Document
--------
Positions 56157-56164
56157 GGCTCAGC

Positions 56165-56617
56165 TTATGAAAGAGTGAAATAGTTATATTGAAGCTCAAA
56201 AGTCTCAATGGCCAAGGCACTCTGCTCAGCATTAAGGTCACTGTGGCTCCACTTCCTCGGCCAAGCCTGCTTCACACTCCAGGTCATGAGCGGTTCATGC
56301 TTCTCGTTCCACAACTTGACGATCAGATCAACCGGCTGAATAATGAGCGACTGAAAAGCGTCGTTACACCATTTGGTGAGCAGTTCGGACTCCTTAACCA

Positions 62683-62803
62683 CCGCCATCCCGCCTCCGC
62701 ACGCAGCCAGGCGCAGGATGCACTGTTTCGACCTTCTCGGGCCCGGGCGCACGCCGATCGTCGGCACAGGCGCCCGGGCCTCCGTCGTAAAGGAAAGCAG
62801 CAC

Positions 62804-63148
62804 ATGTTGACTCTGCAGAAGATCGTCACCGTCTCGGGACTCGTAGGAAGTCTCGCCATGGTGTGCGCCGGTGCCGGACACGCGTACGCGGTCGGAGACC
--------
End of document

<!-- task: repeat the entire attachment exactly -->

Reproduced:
Positions 56157-56164
56157 GGCTCAGC

Positions 56165-56617
56165 TTATGAAAGAGTGAAATAGTTATATTGAAGCTCAAA
56201 AGTCTCAATGGCCAAGGCACTCTGCTCAGCATTAAGGTCACTGTGGCTCCACTTCCTCGGCCAAGCCTGCTTCACACTCCAGGTCATGAGCGGTTCATGC
56301 TTCTCGTTCCACAACTTGACGATCAGATCAACCGGCTGAATAATGAGCGACTGAAAAGCGTCGTTACACCATTTGGTGAGCAGTTCGGACTCCTTAACCA

Positions 62683-62803
62683 CCGCCATCCCGCCTCCGC
62701 ACGCAGCCAGGCGCAGGATGCACTGTTTCGACCTTCTCGGGCCCGGGCGCACGCCGATCGTCGGCACAGGCGCCCGGGCCTCCGTCGTAAAGGAAAGCAG
62801 CAC

Positions 62804-63148
62804 ATGTTGACTCTGCAGAAGATCGTCACCGTCTCGGGACTCGTAGGAAGTCTCGCCATGGTGTGCGCCGGTGCCGGACACGCGTACGCGGTCGGAGACC